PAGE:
Severe asthma is often difficult to manage and many patients are unresponsive to treatment. IMI’s U-BIOPRED project aims to make severe asthma diagnosis and treatment more personalised by creating ‘handprints’ that identify sub-phenotypes of asthma.### The eTRIKS project has been working with U-BIOPRED by deploying analytical techniques to help them in their research, in order to create an environment where the diverse ‘big data’ sets can be compared and analysed. “eTRIKS provides gel without which we could be floating in pools of excess data with no direction,” said Professor Ian Adcock at Imperial College. “U-BIOPRED is using these data to produce at least 60 publications to advance the understanding of the complex causes and subtypes of severe asthma. The eTRIKS/tranSMART platform is a key ingredient to making this happen.”

Take advantage of the eTRIKS data curation service
July 2014

IMI’s eTRIKS project is inviting IMI and other projects to use its data curation services for public studies. eTRIKS’s goal is to promote the effective management and sharing of translational research information for IMI projects.### Public data repositories provide access to large amounts of data, but getting full value from them can be difficult. eTRIKS uses the open source tranSMART tool to provide access to different types of biological and clinical data in a well-structured environment. The project places a special emphasis on data cleaning and standardisation to deliver high data quality and improve cross-study compatibility.

  • Learn more about the eTRIKS curation services
  • Projects can submit public data curation requests via this form
  • For more information on how tranSMART works, watch this video

Join eTRIKS on 31 January for its first community meeting
November 2013

IMI’s eTRIKS project will hold its first community meeting entitled Translational Research Knowledge Management in Action in Barcelona, Spain on 31 January 2014. Registration is open and free via the event web page.###
Ewan Birney of the European Bioinformatics Institute (EBI) will give the keynote speech on EMBL-EBI and Elixir: the importance of a life science data infrastructure. The agenda also includes presentations on the challenges faced and solutions from projects supported by eTRIKS, as well as the launch of the eTRIKS public server and platform 1.1.1. One of the key benefits for attendees is the opportunity to shape the future of eTRIKS.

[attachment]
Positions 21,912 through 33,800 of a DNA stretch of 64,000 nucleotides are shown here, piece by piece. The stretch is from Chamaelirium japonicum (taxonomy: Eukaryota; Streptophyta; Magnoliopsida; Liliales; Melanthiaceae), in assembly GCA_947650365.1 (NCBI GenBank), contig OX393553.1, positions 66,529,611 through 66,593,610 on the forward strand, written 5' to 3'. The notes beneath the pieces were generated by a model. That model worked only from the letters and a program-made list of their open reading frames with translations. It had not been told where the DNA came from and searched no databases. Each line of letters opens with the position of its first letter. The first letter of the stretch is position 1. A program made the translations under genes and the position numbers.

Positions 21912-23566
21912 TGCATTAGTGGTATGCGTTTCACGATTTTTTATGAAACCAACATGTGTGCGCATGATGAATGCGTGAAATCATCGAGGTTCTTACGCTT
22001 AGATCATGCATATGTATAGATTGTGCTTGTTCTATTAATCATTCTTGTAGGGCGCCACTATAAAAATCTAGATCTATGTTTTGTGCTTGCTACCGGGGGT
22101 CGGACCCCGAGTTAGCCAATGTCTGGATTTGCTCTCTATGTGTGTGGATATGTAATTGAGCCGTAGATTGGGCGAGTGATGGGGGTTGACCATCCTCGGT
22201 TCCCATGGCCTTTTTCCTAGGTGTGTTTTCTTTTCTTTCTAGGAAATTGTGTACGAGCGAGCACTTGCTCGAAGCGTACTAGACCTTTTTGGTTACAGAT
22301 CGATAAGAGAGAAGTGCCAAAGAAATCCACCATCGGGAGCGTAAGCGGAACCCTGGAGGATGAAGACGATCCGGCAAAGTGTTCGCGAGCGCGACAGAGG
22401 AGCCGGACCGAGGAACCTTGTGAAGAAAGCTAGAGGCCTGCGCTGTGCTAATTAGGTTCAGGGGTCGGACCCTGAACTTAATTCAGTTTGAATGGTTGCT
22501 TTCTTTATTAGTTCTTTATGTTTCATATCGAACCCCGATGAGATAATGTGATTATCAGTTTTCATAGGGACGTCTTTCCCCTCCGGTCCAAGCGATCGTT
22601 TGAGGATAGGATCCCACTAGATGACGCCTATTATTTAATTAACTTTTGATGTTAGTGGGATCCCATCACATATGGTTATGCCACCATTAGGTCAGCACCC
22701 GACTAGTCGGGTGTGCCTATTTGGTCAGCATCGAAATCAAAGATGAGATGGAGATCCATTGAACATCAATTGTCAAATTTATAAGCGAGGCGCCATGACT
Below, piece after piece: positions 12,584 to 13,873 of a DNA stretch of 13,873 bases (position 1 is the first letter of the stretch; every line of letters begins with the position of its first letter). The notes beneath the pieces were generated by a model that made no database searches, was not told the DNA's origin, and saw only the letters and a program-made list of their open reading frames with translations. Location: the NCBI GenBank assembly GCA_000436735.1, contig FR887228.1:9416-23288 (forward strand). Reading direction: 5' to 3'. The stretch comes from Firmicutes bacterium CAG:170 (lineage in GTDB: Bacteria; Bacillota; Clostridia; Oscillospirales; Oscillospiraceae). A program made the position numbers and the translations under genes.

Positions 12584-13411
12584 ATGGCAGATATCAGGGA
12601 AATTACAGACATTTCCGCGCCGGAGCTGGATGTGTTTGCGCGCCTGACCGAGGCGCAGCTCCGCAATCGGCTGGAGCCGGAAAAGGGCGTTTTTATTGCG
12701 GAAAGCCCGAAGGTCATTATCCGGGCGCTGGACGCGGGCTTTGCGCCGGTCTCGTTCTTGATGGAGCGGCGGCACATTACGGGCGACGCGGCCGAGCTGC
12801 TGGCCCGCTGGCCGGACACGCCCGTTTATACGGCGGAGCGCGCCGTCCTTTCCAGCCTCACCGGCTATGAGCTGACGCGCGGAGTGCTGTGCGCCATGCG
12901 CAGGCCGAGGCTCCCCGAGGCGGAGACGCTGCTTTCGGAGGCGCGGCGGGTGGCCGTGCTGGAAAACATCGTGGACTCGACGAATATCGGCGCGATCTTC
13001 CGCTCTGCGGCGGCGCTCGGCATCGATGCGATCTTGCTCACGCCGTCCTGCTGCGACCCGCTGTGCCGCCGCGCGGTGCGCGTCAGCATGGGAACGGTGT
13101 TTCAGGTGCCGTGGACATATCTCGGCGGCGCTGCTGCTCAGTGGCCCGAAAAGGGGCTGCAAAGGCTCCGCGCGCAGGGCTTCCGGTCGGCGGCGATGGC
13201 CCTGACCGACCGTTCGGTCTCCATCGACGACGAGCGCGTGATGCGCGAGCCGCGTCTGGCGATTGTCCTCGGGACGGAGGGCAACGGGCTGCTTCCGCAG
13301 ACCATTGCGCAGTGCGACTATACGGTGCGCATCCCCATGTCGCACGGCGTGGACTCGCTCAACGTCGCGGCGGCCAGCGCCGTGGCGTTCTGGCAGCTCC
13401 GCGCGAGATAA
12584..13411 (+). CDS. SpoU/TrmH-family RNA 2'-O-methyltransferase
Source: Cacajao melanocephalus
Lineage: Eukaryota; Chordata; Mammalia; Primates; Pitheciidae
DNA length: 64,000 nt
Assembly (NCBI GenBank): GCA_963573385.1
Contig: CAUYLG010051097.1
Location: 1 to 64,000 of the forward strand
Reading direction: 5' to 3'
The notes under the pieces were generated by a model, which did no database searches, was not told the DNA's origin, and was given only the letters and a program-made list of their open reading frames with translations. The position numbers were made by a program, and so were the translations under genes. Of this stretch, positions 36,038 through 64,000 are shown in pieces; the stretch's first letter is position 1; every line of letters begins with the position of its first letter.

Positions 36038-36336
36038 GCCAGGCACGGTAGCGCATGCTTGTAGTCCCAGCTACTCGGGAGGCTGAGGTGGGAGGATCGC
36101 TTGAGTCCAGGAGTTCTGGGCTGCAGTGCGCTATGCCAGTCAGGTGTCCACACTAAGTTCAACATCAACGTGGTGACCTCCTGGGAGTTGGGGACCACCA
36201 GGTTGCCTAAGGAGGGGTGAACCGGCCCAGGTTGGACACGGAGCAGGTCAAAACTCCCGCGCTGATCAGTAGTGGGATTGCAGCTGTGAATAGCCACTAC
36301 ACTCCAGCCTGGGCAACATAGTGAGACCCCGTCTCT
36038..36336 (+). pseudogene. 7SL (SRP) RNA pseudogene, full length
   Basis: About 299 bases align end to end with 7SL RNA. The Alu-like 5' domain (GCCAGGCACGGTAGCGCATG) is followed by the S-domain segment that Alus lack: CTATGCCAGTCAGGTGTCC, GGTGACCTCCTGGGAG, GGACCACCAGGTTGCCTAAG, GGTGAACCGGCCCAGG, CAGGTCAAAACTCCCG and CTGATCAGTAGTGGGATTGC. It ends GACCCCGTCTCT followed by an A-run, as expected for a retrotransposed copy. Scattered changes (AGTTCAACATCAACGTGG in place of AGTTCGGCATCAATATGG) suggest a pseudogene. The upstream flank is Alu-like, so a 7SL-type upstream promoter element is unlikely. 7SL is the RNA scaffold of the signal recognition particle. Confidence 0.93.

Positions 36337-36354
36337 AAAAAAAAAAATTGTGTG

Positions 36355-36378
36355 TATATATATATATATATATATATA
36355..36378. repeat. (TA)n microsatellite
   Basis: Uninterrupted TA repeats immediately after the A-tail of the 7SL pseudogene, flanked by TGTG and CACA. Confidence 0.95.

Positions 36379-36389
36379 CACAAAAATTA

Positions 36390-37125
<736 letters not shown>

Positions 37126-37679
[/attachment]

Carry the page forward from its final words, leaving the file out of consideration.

- To stay up to date with eTRIKS, sign up to their blog and newsletter

Transforming tranSMART: eTRIKS vision for knowledge management platform takes shape
March 2013

IMI project eTRIKS is making progress towards its goal of turning the tranSMART knowledge management and analysis platform into an open system that can be readily adapted to diverse translational research needs.### At a recent workshop, 40 people from 12 organisations reviewed the state of the art in the area and set out a roadmap for the development of the platform. Describing tranSMART as ‘a great opportunity for all stakeholders’, eTRIKS academic lead Yi-Ke Guo of Imperial College London said: ‘We are in the midst of a transition from a vender-owned, pharmaceutical company centric application to an open platform centred on the common needs of all translational research stakeholders.’ The key decision coming out of the meeting was the revision of the core of transMART into a set of pluggable components or ‘legos’. This will allow different projects and users to configure tranSMART to fit their needs.
   -   More information on the workshop can be found in an eTRIKS blog post.
   -   Sign up to receive the latest updates on the project by filling in the form to the right of the blog text.

eTRIKS launches new version of TransMART knowledge management system
February 2013

IMI’s eTRIKS project has launched a new version of its open, sustainable translational research informatics / knowledge management platform TransMART.### The update is important because it includes the replacement of a proprietary component with an open source component, and so will allow the project to build on inputs from the wider development community. Using open source software instead of proprietary software will result in savings of some €350 000 in licensing fees over five years for projects using eTRIKS’s services. Elsewhere, the project has already delivered three webinars on TransMART and launched a LinkedIn group to provide updates on the project’s activities and encourage debates on issues relating to data and knowledge management.

Participants Show participants on map

EFPIA companies
  • AstraZeneca AB, Södertälje, Sweden
  • Bayer Aktiengesellschaft, Leverkusen, Germany
  • Eli Lilly and Company Ltd, Basingstoke, United Kingdom
  • F. Hoffmann-La Roche Ltd, Basel, Switzerland
  • Glaxosmithkline Research And Development LTD, Brentford, Middlesex, United Kingdom
  • H. Lundbeck A/S, Valby, Denmark
  • Janssen Pharmaceutica NV, Beerse, Belgium
  • Merck KGaA, Darmstadt, Germany
  • Pfizer Limited, Sandwich, Kent , United Kingdom
  • Sanofi-Aventis Research and Development, Chilly Mazarin, France
Universities, research organisations, public bodies, non-profit groups
  • Association Eisbm, Vourles, France
  • BioSci Consulting, Maasmechelen, Belgium
  • CDISC Europe Foundation, Brussels, Belgium
  • Centre National De La Recherche Scientifique, Paris, France
  • Imperial College of Science, Technology and Medicine, London, United Kingdom
  • Universite Du Luxembourg, Esch-sur-Alzette, Luxembourg
  • University of Oxford, Oxford, United Kingdom
Non EFPIA companies
  • ID Business Solutions Limited, Guildford, United Kingdom


Project coordinator
Eva Lindgren
AstraZeneca AB
Managing entity
Yike Guo
Imperial College of Science, Technology and Medicine